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Zero-party data: Is it actually useful and should you trust it?

In the wake of brand data breaches consumers are showing increasing concern regarding their data privacy. At the same time, customers demand a more personalized experience now more than ever. That's why In this article we'll take a look at marketing's newest buzzword: zero-party data; what it is, how to use it, and why you should care.

Data is throwing lots of parties these days. And while first-party and third-party data are likely familiar to you, the analyst firm Gartner has coined a new one: zero-party data. At a time where international privacy regulations are popping up everywhere and browser providers like Google are finally abandoning the ever-intrusive third-party cookie, it appears to be an excellent alternative. Though as we will explore in this article, it’s not without limitations. 

What is zero-party data?

Zero-party data is data customers intentionally provide to you so you can provide a better experience. For example, if you’ve ever signed up for a new project management app and it asked you what you planned to do with the software, you’ve probably provided zero-party data. The implicit assumption here is that by declaring additional information about yourself and your intent, you expect to save time or reach the value faster.

The four types of data

Zero-Party Data

Data someone intentionally and voluntarily provides: Self-declared preferences, title or role, use case, feedback, intent data

  • A new user tells you their goals so you can personalize the interface.
  • A customer takes your survey to give product feedback.
  • A customer tells a salesperson everything they hope to achieve.

First-Party Data

Data you collect by asking for it on a site, app, or property you own: Purchases, visits, downloads, clicks, sign-ups, demographics, firmographics.

  • User fills out a form to download an ebook.
  • User leaves a trail of clicks within the app.

Second-Party Data:

Data that two companies share privately; it’s not available to others: private account lists, bespoke audience purchases, data trades.

  • Two software companies share lists to see where there’s crossover.
  • A digital publisher sells its email list to a software company who’ll target those individuals.

Third-Party Data:

Data that’s resold by a third party. Often, they didn’t collect it—they’re a data broker who packages and resells it: Purchases, visits, downloads, clicks, or technographics, all provided by a data vendor

  • A purchased list from a data provider who’ll sell the same list to anyone.

The advantages of zero-party data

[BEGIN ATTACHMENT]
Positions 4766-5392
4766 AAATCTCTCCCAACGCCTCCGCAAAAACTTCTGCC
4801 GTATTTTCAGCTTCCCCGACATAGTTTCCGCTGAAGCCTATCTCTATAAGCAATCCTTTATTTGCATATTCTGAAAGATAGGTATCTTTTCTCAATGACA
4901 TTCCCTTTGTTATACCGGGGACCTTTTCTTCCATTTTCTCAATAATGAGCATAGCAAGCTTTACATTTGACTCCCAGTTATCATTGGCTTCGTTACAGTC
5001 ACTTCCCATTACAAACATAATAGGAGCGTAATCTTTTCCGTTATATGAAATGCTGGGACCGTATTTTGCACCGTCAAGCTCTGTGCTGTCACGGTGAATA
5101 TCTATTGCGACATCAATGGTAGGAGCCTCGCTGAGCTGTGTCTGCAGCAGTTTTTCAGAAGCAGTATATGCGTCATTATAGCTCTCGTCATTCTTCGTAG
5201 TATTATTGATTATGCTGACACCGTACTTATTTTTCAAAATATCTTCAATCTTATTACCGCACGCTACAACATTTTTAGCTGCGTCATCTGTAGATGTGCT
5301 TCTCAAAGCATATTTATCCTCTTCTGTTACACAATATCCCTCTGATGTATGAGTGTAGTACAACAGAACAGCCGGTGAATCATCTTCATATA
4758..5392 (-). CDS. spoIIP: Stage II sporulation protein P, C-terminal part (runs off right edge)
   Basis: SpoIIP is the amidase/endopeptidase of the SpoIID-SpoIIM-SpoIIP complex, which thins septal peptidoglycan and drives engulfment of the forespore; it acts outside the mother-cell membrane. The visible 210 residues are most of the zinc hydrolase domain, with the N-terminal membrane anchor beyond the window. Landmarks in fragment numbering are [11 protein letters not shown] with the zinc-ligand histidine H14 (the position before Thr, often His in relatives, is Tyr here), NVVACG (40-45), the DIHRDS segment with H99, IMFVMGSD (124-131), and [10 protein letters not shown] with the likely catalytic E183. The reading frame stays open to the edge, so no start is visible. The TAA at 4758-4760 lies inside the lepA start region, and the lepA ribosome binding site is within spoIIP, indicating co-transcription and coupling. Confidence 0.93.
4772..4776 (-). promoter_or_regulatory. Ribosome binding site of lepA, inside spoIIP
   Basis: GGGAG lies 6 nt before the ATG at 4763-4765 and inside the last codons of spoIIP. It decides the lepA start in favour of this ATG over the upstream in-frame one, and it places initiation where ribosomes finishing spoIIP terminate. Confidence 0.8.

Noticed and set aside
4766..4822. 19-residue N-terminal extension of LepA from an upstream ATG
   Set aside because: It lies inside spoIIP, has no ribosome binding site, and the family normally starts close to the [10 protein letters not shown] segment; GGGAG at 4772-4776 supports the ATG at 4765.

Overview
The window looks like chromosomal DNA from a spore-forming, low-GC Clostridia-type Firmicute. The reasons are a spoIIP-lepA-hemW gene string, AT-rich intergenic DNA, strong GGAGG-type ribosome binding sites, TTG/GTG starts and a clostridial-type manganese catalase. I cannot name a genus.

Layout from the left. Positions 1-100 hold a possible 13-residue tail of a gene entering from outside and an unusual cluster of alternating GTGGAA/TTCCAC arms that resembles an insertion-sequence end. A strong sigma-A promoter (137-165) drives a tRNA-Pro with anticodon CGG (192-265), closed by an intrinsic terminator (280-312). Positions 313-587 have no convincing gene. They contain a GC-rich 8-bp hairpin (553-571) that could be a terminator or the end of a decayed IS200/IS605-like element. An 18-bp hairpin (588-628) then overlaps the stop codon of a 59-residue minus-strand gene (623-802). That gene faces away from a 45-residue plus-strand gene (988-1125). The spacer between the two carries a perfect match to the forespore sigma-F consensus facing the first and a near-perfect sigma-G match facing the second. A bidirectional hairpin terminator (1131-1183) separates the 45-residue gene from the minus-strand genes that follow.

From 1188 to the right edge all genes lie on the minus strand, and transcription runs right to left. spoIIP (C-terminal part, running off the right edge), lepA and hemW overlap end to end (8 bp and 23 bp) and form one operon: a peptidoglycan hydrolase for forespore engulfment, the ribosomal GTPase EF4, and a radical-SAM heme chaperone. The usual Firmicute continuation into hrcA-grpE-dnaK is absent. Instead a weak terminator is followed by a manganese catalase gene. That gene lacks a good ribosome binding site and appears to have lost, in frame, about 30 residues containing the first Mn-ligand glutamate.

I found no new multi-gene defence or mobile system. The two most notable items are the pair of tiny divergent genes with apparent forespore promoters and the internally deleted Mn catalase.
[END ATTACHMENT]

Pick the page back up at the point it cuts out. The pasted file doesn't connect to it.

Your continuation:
The biggest upside to zero-party data is that it’s 100% completely safe from a compliance perspective. If the customer went out of their way to volunteer this information, there’s no question they want you to have it, so it could never be considered illegitimate or unnecessary in an audit. 

Another big upside is that it has the potential to save you a lot of guesswork. An advanced analytics platform with all the first- and third-party data in the world doesn’t hold a candle to someone simply coming out and telling you what they’re hoping to achieve. Maybe they want to be promoted. Maybe the company has a very secret challenge they’re trying to solve. In many cases, there’s good reason to believe their zero-party data is accurate. Customers and users are often happy to supply it, but it of course comes with a few catches, and that brings us to a discussion of zero-party data’s downsides.

And yet, the downsides of zero-party data

The biggest downside with zero-party data is that if you collect it, you must use it. If customers tell you their intention is to be the best solopreneur on earth and they never plan to hire, they’re going to grate when the in-app messages prompt them to “invite their teammates.” Or if they indicate their business’ financial goals and it never saves, that’s going to leave you worse off perception-wise than if you hadn’t asked at all. 

Stories of irritating software experiences are rife with references to zero-party data, though it’s rarely mentioned by name. For instance, it’s known that Microsoft users who activate their license while traveling, say in Holland, are forever stuck with the default language set to Dutch. (Good luck reaching support.) Or, users of Adobe’s digital design product Creative Cloud are notoriously stuck with their name set to their computer’s default username at the time of sign-up. Whenever they comment or collaborate in shared Adobe XD files, they’re stuck with people thinking they’re someone else.